Two Philadelphia-area organizations gain national recognition for their youth career programs

“Philadelphia Works is thrilled to win a Big Ideas, Bright Cities Challenge grant,” said Kimberly McCaffrey, head of the youth workforce system at Philadelphia Works. “CCL systems support large-scale efforts to engage middle and high school students in meaningful work experiences and ultimately connect graduates to next steps toward jobs that pay a living wage and provide career opportunities. ‘career progression.”

The CCL system will streamline the thousands of career opportunities in philadelphia cream. The online platform makes it easier for young people to find a wide range of internships and jobs in the private, public and voluntary sectors.

Young the people in philadelphia cream have difficulty connecting to job opportunities due to the lack of knowledge they have,” said Timothy Perry, a former Philadelphia Works intern. “They often don’t have time to learn about new opportunities. The CCA system consolidates information in one place, making it easier to transition from young people to employers.”

GBC-Education has also named The Trust for Public Land (TPL) in Camden, New Jersey finalist of the “Big Ideas, Bright Cities Challenge”. TPL and the Camden County Municipal Utilities Authority will create the city’s first schoolyard for high school workers at Mastery Charter High School. The site will be an outdoor learning environment to support the school’s goals of becoming a green jobs incubator. This is another way for the Challenge to support 21st professional skills of the century.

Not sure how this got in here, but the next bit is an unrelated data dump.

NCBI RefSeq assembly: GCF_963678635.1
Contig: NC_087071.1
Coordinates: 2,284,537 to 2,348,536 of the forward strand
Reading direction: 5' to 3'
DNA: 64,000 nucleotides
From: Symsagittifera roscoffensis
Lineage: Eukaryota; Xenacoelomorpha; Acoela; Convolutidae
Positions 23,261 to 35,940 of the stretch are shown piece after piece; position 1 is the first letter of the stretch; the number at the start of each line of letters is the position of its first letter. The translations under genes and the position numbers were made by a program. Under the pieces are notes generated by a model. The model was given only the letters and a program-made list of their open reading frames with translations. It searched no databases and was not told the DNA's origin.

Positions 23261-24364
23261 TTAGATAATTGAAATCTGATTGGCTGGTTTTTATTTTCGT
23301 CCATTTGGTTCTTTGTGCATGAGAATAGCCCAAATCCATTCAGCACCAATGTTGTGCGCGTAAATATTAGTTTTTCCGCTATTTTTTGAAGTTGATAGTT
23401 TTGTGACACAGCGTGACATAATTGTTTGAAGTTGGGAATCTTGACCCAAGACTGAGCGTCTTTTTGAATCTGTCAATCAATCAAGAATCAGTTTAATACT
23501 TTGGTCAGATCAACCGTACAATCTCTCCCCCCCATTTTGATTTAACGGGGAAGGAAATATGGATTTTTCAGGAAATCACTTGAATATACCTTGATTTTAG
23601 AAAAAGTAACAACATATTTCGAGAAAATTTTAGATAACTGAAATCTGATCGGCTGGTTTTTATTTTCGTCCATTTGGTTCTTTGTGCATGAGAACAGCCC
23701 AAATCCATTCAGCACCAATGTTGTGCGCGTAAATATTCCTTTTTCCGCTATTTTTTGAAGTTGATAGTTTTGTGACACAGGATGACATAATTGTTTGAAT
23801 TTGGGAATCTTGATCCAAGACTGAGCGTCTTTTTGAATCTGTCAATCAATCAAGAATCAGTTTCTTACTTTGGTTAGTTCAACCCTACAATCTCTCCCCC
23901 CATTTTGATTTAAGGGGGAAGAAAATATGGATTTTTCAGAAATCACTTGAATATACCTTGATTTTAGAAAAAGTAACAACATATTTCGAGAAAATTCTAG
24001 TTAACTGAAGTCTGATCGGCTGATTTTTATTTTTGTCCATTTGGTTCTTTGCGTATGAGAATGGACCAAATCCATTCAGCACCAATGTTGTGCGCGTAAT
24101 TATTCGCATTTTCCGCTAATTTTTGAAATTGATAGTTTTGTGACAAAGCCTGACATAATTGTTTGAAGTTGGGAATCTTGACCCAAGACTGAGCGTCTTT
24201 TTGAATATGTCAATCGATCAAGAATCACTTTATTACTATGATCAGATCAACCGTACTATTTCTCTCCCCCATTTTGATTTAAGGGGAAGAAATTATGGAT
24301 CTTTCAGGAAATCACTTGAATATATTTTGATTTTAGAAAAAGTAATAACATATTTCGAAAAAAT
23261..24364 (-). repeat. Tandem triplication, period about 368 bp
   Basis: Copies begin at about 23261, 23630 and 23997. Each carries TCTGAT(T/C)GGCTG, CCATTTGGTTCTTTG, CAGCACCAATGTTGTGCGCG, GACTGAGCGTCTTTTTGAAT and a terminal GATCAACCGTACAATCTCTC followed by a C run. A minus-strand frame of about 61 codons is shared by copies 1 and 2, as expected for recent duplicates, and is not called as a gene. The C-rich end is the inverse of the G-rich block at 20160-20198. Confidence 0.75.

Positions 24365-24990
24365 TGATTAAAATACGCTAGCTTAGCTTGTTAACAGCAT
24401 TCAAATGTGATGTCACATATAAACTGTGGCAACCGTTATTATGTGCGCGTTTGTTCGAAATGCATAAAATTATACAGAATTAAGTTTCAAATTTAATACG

The “Big Ideas, Bright Cities Challenge” rewards teams for their bold and innovative ideas that enable young people to participate in the labor market. It helps to solve a pressing problem: in the United States, one in ten young people is not in school and does not have a job, a total of four million young people. These young people are indispensable in the labor market. The most recent report from the U.S. Bureau of Labor Statistics found 11.3 million job openings – a near record high – with openings rising in many sectors, including services and manufacturing.

“Cities and businesses across the country are struggling to recover from the impact of the COVID-19 pandemic. They need to attract young and diverse workers who are excited about the innovation and energy of urban centres,” said Justin vanFleet, Executive Director of GBC-Education. “To jump-start these efforts, cities must reimagine how they can create ecosystems for young people to learn the skills they need for meaningful employment. That’s exactly what Philadelphia Works, the Trust for Public Land and other teams have done. Their ideas are hugely inspiring.”

The winning team comes from Greensboro, North Carolina. Philadelphia Works and TPL are among a select group of 14 finalists from across the country. Together, these organizations will form a national community of practice of changemakers. Over the next year, this network will share best practices and connect with business leaders and policy makers invested in youth skills development efforts. This will allow their ideas to grow, succeed and inspire others. Learn more about the “Big Ideas, Bright Cities Challenge” and see the full list of winners and finalists here.

The “Big Ideas, Bright Cities Challenge” is made possible thanks to the support of Deloitte and Dell Technologies.

About the Global Business Coalition for Education (GBC-Education)
GBC-Education is a movement of businesses committed to ending the global education crisis and unlocking the potential of the next generation. Our mission is to ensure that every child has the best start in life, a safe place to learn and skills for the future. Created as an initiative of the global children’s charity Theirworld in 2012, the Global Business Coalition for Education is committed to bringing together the expertise and resources of the business world with the campaign for global education and l sustainable development goal 4.

Elise McGlothian, [email protected] or 206.457.3416
Joy Portella, [email protected] or 206.437.7885

SOURCE Philadelphia Works

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